The art of counter-revolution

We are please to introduce a new contributor, a journalist who has spent much time covering Egypt, Iraq and elsewhere in the region for nearly two decades. He goes, for now, by the pseudonym of Silawa. [Arabist]

A few days ago I was listening to state radio playing one of those stirring patriotic songs written shortly after the Nasser revolution, on the heroic Egyptian people. Ironic that state radio is playing the song, ironic that it was probably originally written to praise passive acceptance of the 1952 coup. But right now, the lyrics are spot on.

I have not been to Tahrir since the mob attacks on the protesters began. But what I'm seeing and hearing is amazing. People have braved gunfire and molotov cocktails. They have set up makeshift barricades and organized hospitals. Lifelong activists who once dismissed Egyptian youth as flighty and apathetic are coming away from Tahrir with their jaws agape at the persistance and ingenuity of this new generation.

But, when you wander the square or watch the protests on Jazeera, it's easy to forget that there are still millions of Egyptians who haven't been among the protesters, who distrust Arab satellite stations, and who derive their political narrative from state TV. Maybe they live in the countryside, and know their local NDP deputy (or NDP "independent") well, and have a well-connected family patriarch to vouch for them before the police. Maybe they don't have a little brother who dabbled in activism at the university, and had his head kicked in.

I spent yesterday speaking to people along some of the rural stretches the Cairo-Alex agricultural road. Almost everyone I spoke to was pro-Mubarak. They seemed to have been genuinely moved by Mubarak's resignation speech. They felt sorry for an old man humiliated.  They were against corruption, sure, but wasn't that just bad ministers? Clearly the ministers were misleading the president. Couldn't everything be solved by a cabinet shuffle? Why should a man who served his country for 30 years, keeping the country out of wars, be sent away?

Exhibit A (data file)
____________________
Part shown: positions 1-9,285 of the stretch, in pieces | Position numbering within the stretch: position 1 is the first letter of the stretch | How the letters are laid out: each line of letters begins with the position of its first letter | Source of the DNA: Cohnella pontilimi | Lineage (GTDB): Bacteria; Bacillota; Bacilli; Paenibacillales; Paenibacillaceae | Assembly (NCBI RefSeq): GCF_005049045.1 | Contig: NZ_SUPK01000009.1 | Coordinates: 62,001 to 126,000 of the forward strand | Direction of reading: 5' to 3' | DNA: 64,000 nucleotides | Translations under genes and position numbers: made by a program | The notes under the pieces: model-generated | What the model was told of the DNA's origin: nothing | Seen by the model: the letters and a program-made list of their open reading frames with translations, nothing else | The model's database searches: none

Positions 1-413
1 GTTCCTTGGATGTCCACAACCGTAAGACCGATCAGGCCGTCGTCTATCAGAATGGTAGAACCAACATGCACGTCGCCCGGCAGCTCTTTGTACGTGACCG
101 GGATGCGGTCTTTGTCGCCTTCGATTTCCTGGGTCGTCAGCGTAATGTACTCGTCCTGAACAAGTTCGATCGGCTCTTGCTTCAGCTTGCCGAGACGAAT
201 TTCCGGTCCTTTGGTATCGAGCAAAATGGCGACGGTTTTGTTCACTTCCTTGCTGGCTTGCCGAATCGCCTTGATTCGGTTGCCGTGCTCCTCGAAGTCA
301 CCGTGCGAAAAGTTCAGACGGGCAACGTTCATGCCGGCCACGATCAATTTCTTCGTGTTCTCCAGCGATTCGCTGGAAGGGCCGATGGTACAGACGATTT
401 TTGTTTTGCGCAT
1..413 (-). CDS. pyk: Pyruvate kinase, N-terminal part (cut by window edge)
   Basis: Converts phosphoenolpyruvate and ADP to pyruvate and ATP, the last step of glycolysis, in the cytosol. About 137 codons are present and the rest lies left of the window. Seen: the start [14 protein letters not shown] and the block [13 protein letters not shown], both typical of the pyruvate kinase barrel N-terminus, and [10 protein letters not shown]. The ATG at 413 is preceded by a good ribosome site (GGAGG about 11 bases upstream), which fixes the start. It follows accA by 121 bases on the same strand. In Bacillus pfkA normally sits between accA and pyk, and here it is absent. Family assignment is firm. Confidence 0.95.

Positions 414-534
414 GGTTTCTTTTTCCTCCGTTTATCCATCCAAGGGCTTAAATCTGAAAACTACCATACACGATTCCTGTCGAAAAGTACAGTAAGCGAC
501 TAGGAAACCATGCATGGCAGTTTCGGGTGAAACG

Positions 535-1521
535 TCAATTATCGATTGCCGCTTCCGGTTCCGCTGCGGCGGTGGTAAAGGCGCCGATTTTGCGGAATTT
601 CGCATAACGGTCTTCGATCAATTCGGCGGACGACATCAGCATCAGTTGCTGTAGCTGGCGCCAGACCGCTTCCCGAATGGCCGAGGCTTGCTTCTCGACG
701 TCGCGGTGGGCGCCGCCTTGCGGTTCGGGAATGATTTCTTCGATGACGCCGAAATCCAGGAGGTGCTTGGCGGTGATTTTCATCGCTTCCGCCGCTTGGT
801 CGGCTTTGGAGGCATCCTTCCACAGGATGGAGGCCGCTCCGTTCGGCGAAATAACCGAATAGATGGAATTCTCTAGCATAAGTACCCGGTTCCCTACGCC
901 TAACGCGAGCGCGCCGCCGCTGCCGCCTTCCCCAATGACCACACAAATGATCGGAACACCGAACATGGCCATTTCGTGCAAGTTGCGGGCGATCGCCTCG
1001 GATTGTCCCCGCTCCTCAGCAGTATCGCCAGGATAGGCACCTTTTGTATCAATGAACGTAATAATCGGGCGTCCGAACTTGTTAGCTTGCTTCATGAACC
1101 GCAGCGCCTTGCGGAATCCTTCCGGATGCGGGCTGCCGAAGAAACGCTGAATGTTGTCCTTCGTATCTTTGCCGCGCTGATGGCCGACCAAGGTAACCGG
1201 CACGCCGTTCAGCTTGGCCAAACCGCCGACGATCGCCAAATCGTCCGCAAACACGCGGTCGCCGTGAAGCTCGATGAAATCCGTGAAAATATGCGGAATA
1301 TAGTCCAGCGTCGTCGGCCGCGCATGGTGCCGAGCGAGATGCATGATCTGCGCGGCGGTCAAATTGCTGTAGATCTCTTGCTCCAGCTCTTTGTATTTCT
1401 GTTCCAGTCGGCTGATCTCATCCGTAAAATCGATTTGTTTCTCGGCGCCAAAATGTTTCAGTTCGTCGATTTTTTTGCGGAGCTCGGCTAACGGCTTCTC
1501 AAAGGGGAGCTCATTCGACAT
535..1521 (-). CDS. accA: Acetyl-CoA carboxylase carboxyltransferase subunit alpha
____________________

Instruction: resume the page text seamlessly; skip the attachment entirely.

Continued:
These talking points are right out of the state press. You start to see some of the genius of the last two decades of information management. Allowing private Arab satellite news stations but not Egyptian ones: well, clearly those broadcasting all this footage are foreigners, out to destabilize Egypt. All those supposed "conflicts" reported in state press between the "president" and the "government": well, clearly that shows that Mubarak is the right one to supervise reform.

You don't need everyone to buy this narrative, but it's useful when your police and baltagiya hear it. That way, when they go out to break the heads of the Jazeera/Hizbullah-funded conspiracy against Egypt, they have a sense of patriotic purpose. It's useful when your soldiers hear it, because that way when they clear Tahrir, the're rescuing the country from chaos. Very likely the camel riders who charged the crowd two days ago were told that this was a good way to bring the tourists back.